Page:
poetry and prose about place

lichens on the snow

with 2 comments

As you may know, we are still under a blanket of snow here in New Brunswick.  And later today a Nor’easter is predicted to bring another 30 cm.  Not the best place for collecting plants as dyestuff.  But, as I always find – nature provides!

Our windy weather this past week has dropped lots of Old Man’s Beard lichen (Usnea subfloridana) along our driveway.  These lichens grow in the maple and spruce trees on our property but usually they grow too high to reach.  I was able to collect quite a handful.

And now my experiment begins.


Usnea subfloridana on the snow


Lichens have been used for centuries as a source of dye.  The Roccella species, for example, makes a purple dye called orchil.  I may not get purple from my Usnea lichens, but I am ‘dyeing’ to try!


lichens ... will they make a dye?


The typical extraction process for lichens is called ‘ammonia fermentation’ – soaking the lichens in ammonia for two or three weeks.  Lichens also yield dye with boiling.  I have decided to try the ammonia method first, although I will not use urine as was traditionally done!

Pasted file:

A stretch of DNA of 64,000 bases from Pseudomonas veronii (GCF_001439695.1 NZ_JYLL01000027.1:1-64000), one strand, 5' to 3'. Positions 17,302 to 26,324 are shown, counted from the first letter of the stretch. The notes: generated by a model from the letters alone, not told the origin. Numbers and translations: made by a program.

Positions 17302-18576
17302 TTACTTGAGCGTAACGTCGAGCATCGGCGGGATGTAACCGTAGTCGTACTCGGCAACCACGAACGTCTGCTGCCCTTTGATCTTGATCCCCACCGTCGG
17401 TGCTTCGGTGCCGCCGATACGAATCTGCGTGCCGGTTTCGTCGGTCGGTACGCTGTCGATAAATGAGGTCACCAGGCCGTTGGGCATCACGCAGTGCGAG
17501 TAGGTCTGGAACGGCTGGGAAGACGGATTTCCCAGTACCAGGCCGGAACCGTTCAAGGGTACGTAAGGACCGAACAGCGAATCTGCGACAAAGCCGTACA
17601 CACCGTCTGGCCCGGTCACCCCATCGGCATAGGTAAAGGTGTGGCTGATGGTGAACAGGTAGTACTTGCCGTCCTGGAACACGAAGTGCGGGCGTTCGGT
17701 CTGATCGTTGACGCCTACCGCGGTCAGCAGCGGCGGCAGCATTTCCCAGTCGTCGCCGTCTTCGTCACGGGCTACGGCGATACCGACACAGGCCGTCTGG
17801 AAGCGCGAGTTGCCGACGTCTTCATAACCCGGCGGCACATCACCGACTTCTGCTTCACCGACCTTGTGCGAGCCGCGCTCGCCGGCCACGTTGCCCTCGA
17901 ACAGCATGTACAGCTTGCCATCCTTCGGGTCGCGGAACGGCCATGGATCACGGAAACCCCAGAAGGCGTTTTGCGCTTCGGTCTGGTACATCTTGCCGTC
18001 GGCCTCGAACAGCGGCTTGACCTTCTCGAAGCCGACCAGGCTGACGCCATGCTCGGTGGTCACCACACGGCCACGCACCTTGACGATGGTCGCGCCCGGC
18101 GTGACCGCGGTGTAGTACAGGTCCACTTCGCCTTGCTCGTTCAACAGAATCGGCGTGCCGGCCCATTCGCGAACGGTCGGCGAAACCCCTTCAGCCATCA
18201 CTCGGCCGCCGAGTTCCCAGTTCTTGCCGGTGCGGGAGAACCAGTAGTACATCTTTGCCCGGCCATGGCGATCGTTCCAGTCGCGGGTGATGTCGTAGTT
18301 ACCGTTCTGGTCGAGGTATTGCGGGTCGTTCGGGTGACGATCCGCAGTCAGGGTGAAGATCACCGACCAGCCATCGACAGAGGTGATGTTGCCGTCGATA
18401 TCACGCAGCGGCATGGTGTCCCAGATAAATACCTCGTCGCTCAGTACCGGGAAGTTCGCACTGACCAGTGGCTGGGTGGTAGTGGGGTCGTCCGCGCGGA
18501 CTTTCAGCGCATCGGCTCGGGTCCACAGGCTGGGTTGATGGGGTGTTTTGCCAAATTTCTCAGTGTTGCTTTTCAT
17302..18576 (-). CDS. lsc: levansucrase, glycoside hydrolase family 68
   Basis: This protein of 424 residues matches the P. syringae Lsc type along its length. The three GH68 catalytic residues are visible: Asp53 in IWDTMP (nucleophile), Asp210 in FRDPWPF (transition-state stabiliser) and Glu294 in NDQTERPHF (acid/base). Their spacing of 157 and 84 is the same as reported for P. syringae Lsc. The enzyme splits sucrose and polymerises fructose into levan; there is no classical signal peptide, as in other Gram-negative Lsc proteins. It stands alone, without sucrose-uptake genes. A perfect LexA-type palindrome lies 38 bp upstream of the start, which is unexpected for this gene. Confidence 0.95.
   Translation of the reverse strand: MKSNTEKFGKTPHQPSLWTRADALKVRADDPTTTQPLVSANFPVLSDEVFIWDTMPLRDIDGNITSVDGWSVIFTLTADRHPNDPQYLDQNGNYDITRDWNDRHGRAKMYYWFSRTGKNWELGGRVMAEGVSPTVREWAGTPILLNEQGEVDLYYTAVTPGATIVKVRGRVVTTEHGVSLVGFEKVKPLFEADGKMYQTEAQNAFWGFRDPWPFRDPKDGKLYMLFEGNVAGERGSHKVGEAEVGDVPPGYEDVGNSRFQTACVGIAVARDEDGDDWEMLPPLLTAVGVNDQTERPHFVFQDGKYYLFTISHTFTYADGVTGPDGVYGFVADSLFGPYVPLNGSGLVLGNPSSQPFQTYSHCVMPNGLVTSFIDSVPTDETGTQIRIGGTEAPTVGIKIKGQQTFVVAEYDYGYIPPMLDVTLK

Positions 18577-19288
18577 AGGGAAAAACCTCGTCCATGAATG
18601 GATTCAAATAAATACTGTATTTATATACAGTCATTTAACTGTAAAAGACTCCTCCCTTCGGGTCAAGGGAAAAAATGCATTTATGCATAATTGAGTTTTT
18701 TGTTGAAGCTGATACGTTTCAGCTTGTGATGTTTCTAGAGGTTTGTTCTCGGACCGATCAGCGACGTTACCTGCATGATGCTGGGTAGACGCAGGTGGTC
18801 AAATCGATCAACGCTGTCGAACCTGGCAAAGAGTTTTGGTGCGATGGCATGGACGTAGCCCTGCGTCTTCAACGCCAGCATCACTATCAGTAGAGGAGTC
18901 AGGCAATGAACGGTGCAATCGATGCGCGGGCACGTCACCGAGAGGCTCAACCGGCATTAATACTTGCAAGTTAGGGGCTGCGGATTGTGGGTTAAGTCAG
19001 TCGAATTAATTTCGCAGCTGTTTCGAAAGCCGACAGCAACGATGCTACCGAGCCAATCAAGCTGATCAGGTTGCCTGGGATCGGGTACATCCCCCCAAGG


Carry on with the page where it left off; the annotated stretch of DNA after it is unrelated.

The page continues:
lichens in a jar ... plus a little ammonia


So I stuffed the Usnea lichens into a canning jar, added water and a tablespoon of ammonia, labelled the jar and put it on the shelf.


now we wait


And now we wait.  I’ll let you know what, if any, colour develops.  I feel like a housewife of old, wanting some dyestuff to add colour to my life, willing to make do with what is available.


Copyright  2014  Jane Tims

Written by jane tims

March 26, 2014 at 7:05 am

2 Responses

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  1. I had never seen or heard of Old Man’s Beard until my visit to New Brunswick. I took a lot of (very bad) photos of it when we were hiking in Fundy National Park. I was reminded of Spanish Moss (Tillandsia usneoides) which, I see upon looking it up, is not related at all (it’s not a moss or lichen, but a bromeliad). There is a lot of Spanish Moss in the coastal regions of the southern U.S., and it’s beautiful draped across Live Oaks and Bald Cypress. I did know from some vast somewhere (I read a lot) that urine was used in dyes, and wondered if you’d go that route. Easier to just buy ammonia these days. Looking forward to seeing what your experiment produces. 🙂



    March 26, 2014 at 6:40 pm

    • Hi Robin. I’ve never seen Spanish Moss although it’s draping of the trees has made me want to visit the south east states someday. I looked at my jar of lichen and ammonia today and it has darkened and produced a dark maroon colour in the water. Waiting the two to three weeks will be hard. You are right, a bottle of ammonia sounds better than using urine!!! Jane


      jane tims

      March 27, 2014 at 1:46 pm

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